• Process: This would require passage of a bill through the State legislature which provides funds to eliminate undergraduate tuition and fees at all public universities and colleges and cover living costs. Additionally, the bill would allocate funding to lifelong learning and technical education programs and fund K-12, higher education, technical educational programs (including technology, trade, and agriculture), educational support programs and lifelong learning programs in all state correctional facilities.The bill would also increase work study programs and employment opportunities for students and expand eligibility to undocumented students and incarcerated students. The cost of the bill would vary based on jurisdiction.
  • Target: Legislative
  • Process: This would require the passage of a bill through both houses of Congress and be signed by the President. The bill would allow undocumented people access to full state and federal aid to cover all tuition, fees, and living costs to attend public universities and colleges, technical educational programs (including technology, trade, and agriculture), and lifelong learning programs.
  • Target: Legislative
  • Process: This would require passage of a bill through the state legislature that  ensures all HBCU’s receive equitable funding for operational, staffing, infrastructure, and research needs, in order to adequately provide high-quality educational opportunities. In addition, the bill should offer incentives for HBCU’s to attract and secure staff, increase graduate school course offerings, and support graduate schools that train teachers, doctors, lawyers, and social scientist.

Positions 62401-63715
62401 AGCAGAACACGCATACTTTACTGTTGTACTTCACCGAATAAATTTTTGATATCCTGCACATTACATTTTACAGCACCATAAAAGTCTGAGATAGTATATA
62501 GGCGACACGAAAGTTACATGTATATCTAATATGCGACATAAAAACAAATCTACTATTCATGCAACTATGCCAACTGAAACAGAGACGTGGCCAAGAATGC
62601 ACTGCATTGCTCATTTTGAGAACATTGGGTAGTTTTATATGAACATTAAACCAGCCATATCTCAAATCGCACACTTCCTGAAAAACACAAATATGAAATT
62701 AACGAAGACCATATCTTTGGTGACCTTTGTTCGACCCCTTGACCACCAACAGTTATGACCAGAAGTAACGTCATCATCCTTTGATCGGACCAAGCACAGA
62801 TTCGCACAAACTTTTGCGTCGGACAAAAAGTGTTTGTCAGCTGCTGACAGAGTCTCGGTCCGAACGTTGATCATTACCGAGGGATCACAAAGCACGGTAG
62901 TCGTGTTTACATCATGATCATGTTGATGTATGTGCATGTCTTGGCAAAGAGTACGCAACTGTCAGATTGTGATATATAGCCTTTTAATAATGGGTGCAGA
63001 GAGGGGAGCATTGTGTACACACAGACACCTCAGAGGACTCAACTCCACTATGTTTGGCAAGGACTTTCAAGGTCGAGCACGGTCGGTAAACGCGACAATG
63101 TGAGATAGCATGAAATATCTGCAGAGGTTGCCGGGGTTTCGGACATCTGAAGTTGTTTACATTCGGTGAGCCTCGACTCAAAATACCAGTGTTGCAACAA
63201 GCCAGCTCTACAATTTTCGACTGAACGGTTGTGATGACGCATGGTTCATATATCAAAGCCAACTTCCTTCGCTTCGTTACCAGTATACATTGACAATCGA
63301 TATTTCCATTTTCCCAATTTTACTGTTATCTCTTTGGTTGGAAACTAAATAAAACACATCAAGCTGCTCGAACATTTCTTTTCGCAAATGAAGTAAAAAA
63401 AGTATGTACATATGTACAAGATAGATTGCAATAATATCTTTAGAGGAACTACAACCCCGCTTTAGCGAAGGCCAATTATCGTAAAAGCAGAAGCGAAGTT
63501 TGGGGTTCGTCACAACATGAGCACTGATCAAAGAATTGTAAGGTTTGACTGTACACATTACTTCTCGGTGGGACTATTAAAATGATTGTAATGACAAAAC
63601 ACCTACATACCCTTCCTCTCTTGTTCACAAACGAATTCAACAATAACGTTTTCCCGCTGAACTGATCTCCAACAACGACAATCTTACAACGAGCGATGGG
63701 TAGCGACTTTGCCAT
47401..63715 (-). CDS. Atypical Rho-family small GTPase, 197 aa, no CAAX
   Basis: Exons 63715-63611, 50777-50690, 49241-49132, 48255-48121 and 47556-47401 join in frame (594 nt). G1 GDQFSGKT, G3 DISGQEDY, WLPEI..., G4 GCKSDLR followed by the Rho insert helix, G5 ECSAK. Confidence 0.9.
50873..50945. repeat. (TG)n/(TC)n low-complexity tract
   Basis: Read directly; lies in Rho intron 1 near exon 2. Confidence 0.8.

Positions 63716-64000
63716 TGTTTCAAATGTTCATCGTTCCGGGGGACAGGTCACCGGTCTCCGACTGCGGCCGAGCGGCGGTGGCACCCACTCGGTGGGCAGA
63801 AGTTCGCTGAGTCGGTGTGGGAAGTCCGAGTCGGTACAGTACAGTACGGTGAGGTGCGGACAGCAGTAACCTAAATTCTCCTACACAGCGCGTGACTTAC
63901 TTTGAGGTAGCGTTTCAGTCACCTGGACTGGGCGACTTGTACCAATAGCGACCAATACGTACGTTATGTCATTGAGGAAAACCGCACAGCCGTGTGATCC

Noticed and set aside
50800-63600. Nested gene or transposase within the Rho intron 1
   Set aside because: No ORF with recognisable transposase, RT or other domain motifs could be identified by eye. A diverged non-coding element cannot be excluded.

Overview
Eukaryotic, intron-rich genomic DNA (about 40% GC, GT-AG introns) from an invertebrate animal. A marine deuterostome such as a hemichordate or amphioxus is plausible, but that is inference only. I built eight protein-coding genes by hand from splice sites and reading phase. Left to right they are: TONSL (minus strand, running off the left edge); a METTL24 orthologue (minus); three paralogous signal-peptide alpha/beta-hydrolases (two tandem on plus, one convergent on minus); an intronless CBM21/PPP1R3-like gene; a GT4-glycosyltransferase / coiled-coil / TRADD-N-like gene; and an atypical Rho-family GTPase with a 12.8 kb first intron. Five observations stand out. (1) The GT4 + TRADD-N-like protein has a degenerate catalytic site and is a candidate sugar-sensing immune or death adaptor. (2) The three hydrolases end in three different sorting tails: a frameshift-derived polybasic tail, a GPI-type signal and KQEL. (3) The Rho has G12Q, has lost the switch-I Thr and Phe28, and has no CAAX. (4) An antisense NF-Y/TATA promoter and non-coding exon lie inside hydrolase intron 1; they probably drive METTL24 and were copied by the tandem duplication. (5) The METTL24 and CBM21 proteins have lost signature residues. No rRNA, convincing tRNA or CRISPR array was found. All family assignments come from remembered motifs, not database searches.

Local Action:

  • Increase local investments in public universities, colleges, technical educational programs (technology, trade, and agricultural), educational support programs and lifelong learning programs. Increase local investments and ensure access to education for all adults and youth incarcerated in local correctional facilities.

How does this solution address the specific needs of some of the most marginalized Black people?

  • This policy would directly impact undocumented and incarcerated people by making higher education, technical education (including technology, trade, and agriculture) and lifelong learning programs eligible to them. The policy would also cover necessary living costs so they can pursue educational opportunities.
  • Only 32 states offer some type of college or post-secondary courses to adults who are incarcerated, but 80 percent of the incarcerated population never graduated from high school.
  • In the National Transgender Discrimination Survey, 83 percent of Black trans  respondents report not having a college degree.
  • A Center for American Progress report showed that among Black same-sex couples that reported graduating from high school, only 40 percent report completing some college, compared to 67 percent for white same-sex couples

Model Legislation:

  • While, no current legislation provides funding to cover all costs related to higher-education, we can build off of models that cover the costs of tuition and fees and eliminate our current debt-based model.

Resources:

Organizations Currently Working on Policy:

  • The Debt Collective
  • Ohio Students Association
  • DEMOS
  • Wisconsin Hope Lab

Authors & Contributors of this Policy Overview

  • Kesi Foster, Urban Youth Collaborative
  • Montague Simmons, Organization For Black Struggle